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State v. Stidston

Court of Appeals of Alaska

February 20, 2015

STATE OF ALASKA, Petitioner,
v.
TRISTAN MORGAN STIDSTON, Respondent

Petition for Review from the Superior Court, Fourth Judicial District, Fairbanks, Bethany S. Harbison, Judge. Court of Appeals No. A-11734 Trial Court No. 4FA-13-925 CR.

Diane L. Wendlandt, Assistant Attorney General, Office of Criminal Appeals, Anchorage, and Michael C. Geraghty, Attorney General, Juneau, for the Petitioner.

William R. Satterberg, Jr., The Law Offices of William R. Satterberg, Jr., Fairbanks, for the Respondent.

Katherine J. Hansen, Victims' Rights Attorney, Office of Victims' Rights, and Renee McFarland, Assistant Public Defender, and Quinlan Steiner, Public Defender, Anchorage, as amici curiae.

Before: Mannheimer, Chief Judge, Allard and Kossler, Judges.

OPINION

Page 912

ALLARD, Judge .

Tristan Morgan Stidston is charged with sexually assaulting P.E. and tampering with physical evidence following that assault.[1] The State filed a motion under Alaska's rape shield law asking the superior court to preclude Stidston from offering evidence of P.E.'s past sexual conduct at trial, unless Stidston made a prior application to the court.

Under Alaska's rape shield statute, AS 12.45.045, a criminal defendant charged with a sexual offense who wishes to present evidence of the complaining witness's sexual history must ask the court for permission to present that evidence at least five days before trial -- unless the defendant shows " good cause" to make the application at a later date.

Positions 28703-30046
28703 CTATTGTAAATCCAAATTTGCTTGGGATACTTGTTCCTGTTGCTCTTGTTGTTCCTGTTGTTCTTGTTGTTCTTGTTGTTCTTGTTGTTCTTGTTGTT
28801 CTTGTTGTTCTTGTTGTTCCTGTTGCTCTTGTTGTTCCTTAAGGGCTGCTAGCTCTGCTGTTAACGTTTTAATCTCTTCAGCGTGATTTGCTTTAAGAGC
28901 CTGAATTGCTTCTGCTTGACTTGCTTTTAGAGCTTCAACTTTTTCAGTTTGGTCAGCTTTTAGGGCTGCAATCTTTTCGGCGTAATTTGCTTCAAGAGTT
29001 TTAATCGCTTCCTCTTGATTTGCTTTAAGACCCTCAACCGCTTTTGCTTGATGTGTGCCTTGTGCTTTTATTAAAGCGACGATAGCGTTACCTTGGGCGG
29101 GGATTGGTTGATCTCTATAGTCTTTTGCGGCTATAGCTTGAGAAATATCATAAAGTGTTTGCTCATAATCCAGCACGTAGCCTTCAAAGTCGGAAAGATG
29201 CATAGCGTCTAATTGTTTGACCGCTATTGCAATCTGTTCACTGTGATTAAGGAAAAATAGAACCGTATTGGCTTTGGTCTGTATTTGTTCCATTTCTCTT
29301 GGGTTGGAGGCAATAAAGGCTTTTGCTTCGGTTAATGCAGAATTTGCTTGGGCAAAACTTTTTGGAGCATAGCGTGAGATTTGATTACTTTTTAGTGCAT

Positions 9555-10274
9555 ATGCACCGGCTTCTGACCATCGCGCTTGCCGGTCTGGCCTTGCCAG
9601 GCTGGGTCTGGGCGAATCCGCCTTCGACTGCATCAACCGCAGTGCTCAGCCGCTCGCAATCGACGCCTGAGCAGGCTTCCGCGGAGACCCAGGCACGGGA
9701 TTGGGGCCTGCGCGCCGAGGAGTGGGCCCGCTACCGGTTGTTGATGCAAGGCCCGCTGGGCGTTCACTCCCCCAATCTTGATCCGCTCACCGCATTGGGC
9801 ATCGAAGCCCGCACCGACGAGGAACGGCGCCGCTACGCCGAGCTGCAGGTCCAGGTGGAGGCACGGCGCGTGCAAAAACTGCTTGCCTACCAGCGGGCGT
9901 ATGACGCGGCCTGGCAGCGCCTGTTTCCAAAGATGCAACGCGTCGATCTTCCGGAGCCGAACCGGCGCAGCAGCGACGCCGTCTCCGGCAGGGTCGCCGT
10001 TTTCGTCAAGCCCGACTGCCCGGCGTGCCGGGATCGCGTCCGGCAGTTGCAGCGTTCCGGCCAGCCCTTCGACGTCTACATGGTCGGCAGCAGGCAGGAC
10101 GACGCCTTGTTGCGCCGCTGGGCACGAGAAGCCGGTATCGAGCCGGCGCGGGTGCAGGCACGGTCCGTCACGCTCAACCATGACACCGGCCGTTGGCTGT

When Stidston's case was litigated in the superior court, the State took the position that the only " good cause" for making a late application under AS 12.45.045(a) was if the defendant discovered the relevant information only after the statutory deadline had passed. Stidston did not dispute this reading of the statute; instead he argued that the statute, so construed, violated his right against self-incrimination because it required him to disclose his defense before trial.

The superior court adopted the parties' reading of the statute and ruled that the statute, construed in this manner, was unconstitutional.

The State petitioned for review of that decision. At our request, the Alaska Office of Victims' Rights and the Alaska Public Defender Agency also submitted briefs as amici curiae. The State and amici curiae reach the same conclusion: that the reading of the statute the parties adopted in the superior court was wrong; that AS 12.45.045(a) does, in fact, contain a general good cause exception to the statutory deadline; and that this exception allows a court to consider a mid-trial application to present evidence of the complaining witness's sexual history even if the defendant was aware of that information before the statutory deadline. We agree with this construction of the statute, and we therefore reverse the superior court's order ruling the statute unconstitutional.

Why we hold that AS 12.45.045(a) contains a general good cause exception

As we explained, AS 12.45.045(a) limits the right of a criminal defendant charged with a sexual crime to introduce evidence of the complaining witness's sexual history. The statute ...


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